Because exposition is such an elastic term, as I mentioned today in the Hester Lectures [at Midwestern Seminary], we at Southwestern—it is not original of us—have used the term “text-driven preaching.” What we mean by that and the working definition I use in class, is a text-driven sermon is one in which the interpretation and communication of a biblical text that mirrors the substance, structure, and spirit of the text. You are interpreting it, and you are communicating it. When you communicate it, I believe that the actual “how” is not arbitrary. We can talk more about that, but it flies in the face of a lot of what we hear today: “Yes, I believe the Bible. We just need to find another means to communicate it.” Yet, there is so much meaning at the structural level. There is so much meaning at the genre that you cannot have an arbitrary means of communication. That substance, structure and spirit has to mirror what is going on in the text.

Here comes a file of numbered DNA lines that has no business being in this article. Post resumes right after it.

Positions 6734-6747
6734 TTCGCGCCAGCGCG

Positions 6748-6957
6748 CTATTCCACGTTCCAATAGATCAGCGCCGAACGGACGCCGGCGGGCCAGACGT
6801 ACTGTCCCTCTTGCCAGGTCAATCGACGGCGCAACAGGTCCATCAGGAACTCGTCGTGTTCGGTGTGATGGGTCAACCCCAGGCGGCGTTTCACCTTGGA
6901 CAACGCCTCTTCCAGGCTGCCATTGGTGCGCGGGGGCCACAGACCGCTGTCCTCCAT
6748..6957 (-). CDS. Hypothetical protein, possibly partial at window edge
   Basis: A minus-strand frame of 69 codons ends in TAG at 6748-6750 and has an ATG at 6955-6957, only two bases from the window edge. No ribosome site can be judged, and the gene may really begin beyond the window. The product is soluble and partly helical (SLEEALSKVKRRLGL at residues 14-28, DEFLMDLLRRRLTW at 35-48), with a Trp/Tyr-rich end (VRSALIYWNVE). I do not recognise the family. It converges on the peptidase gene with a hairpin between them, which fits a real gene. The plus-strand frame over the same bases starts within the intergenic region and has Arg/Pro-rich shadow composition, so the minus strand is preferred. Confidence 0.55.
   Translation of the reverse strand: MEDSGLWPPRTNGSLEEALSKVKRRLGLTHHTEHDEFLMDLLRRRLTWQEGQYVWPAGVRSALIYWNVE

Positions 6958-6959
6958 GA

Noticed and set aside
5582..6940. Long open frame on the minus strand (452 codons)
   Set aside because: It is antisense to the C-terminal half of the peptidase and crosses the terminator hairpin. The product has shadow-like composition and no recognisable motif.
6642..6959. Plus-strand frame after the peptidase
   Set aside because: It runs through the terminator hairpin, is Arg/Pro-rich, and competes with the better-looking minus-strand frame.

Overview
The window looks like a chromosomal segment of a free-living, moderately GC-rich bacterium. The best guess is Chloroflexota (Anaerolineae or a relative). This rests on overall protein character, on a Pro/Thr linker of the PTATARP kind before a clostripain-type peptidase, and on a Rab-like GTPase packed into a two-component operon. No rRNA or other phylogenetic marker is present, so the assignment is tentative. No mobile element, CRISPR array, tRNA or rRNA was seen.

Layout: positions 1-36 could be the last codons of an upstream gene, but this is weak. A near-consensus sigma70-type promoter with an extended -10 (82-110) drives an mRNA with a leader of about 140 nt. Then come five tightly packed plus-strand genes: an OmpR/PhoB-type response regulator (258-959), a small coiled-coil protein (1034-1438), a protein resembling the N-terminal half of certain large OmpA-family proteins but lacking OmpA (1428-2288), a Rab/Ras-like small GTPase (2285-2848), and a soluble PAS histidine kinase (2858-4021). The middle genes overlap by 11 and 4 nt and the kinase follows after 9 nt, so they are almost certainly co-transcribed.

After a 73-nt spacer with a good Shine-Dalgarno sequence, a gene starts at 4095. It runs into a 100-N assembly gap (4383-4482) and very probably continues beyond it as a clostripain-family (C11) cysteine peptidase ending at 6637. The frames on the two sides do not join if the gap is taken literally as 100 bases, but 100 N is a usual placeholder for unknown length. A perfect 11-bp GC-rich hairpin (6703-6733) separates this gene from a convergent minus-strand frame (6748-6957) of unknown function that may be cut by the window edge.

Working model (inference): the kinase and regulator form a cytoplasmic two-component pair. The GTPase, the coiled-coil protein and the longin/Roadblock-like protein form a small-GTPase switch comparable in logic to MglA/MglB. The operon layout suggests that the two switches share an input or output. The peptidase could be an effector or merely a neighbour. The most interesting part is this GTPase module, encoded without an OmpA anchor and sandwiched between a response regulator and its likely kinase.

Dr. Allen: When you think about expositional preaching—expository preaching—and you have already alluded to this, but define that, especially in contrast with other counterfeits of exposition or other modes or styles of preaching that may rub up against it, but they may not be classical exposition.

Dr. Smith: Today, we talked about three different philosophies of preaching. One is topical preaching, which can be good or bad. You are essentially taking a topic and saying, “Here is what Scripture says about this topic.”